Whether they’re managing a small walk-up building in the city center or a sprawling development in a more suburban area, property managers handle a wide array of tasks, from physical stuff to administrative chores. While many of these jobs can be described in concrete terms (like sending out monthly bills, attending meetings, and filing paperwork), one important component is harder to pin down: the actual management of people—specifically, building and association staff members.
A manager might only have to coordinate operations with a single superintendent, chief engineer, resident manager (or whatever term they’re called), or he or she might work with any number of doormen, porters, custodians and others, depending upon the size and type of community.
But even a great, experienced property manager may not be an expert in human resources management. That’s why a good understanding of HR—through knowledge of best practices and continuing education courses—is an important part of running a peaceful, efficient community. Having these skills will enable property managers to improve their staff members’ performance, while making their own jobs and others’ jobs much easier in the process. All of that can be achieved, with the added benefit of fewer headaches for the board and residents.
Staff, Not Jobs
In the context of property management in a city like Chicago and its outlying communities, human resources is concerned with having qualified people doing their jobs correctly—and that happens with the right leadership.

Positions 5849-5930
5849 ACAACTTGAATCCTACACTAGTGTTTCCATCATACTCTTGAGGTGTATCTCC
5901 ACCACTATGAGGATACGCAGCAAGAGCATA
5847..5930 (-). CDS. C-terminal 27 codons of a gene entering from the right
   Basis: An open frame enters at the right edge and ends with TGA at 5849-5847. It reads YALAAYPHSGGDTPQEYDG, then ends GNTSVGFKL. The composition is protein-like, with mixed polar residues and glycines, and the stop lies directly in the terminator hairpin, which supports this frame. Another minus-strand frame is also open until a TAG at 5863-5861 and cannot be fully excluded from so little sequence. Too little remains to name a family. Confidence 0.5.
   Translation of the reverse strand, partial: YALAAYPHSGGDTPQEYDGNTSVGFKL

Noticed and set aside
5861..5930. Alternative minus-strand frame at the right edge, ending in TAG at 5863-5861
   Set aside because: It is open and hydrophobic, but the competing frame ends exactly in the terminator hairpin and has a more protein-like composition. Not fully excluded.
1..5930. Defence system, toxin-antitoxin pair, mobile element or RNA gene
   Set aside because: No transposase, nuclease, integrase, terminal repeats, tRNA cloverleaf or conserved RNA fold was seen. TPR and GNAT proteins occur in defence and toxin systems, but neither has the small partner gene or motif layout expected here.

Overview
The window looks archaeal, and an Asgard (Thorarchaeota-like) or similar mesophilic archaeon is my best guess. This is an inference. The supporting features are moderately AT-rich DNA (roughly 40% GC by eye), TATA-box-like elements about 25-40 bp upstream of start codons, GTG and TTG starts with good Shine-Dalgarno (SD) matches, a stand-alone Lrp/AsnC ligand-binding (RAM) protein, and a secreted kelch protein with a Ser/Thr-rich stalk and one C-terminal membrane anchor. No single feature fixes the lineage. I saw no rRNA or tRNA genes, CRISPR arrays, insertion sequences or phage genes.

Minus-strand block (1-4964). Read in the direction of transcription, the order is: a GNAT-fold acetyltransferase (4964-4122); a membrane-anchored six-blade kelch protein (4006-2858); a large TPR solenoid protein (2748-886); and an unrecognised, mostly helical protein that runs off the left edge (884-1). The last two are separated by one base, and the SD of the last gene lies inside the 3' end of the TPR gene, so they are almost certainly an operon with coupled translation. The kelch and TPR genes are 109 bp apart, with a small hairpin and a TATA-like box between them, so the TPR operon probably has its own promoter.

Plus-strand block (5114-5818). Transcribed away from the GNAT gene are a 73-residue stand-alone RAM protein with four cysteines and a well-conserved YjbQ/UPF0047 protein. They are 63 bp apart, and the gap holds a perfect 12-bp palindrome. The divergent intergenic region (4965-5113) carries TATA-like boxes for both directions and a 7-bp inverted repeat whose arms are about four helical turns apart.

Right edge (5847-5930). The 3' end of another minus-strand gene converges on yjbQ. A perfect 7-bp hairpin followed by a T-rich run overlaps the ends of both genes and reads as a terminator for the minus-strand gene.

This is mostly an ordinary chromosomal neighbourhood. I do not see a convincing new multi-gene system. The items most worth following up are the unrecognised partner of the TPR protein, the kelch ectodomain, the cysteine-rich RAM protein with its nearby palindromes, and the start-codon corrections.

“Property management is all about staff,” says Jim Stoller, president of The Building Group, a condo management firm in Chicago. “HR is our highest cost and biggest concern—you’ve got to get the right people in the right places.”
In residential buildings in the Windy City, human resources involve knowing the established rules of conduct for employees, as well as for working with employees. With many buildings, that means knowing the guidelines set out in the union contract.
“Frequently, clients are union buildings, with parking garage, janitorial and other staff in one union or another,” says Richard Holtzman, president of Prairie Shores Property Management in Chicago. “It’s pretty easy to work with them because they have an agreement with the building. You follow the pay, record keeping, and other rules.”
And while it’s important for managers to have a good rapport with their staff, and to have the right people working in the correct positions, too much familiarity can breed inefficiency and sometimes, contempt. Familiarity can sometimes get in the way of sound decision-making. Perhaps the biggest mistake that inexperienced managers make when it comes to avoiding staff issues and running a harmonious, cooperative community is letting their feelings about an employee cloud their judgment, says Brian Lozell, director of condo management for Chicago-based Seneca Real Estate Advisors.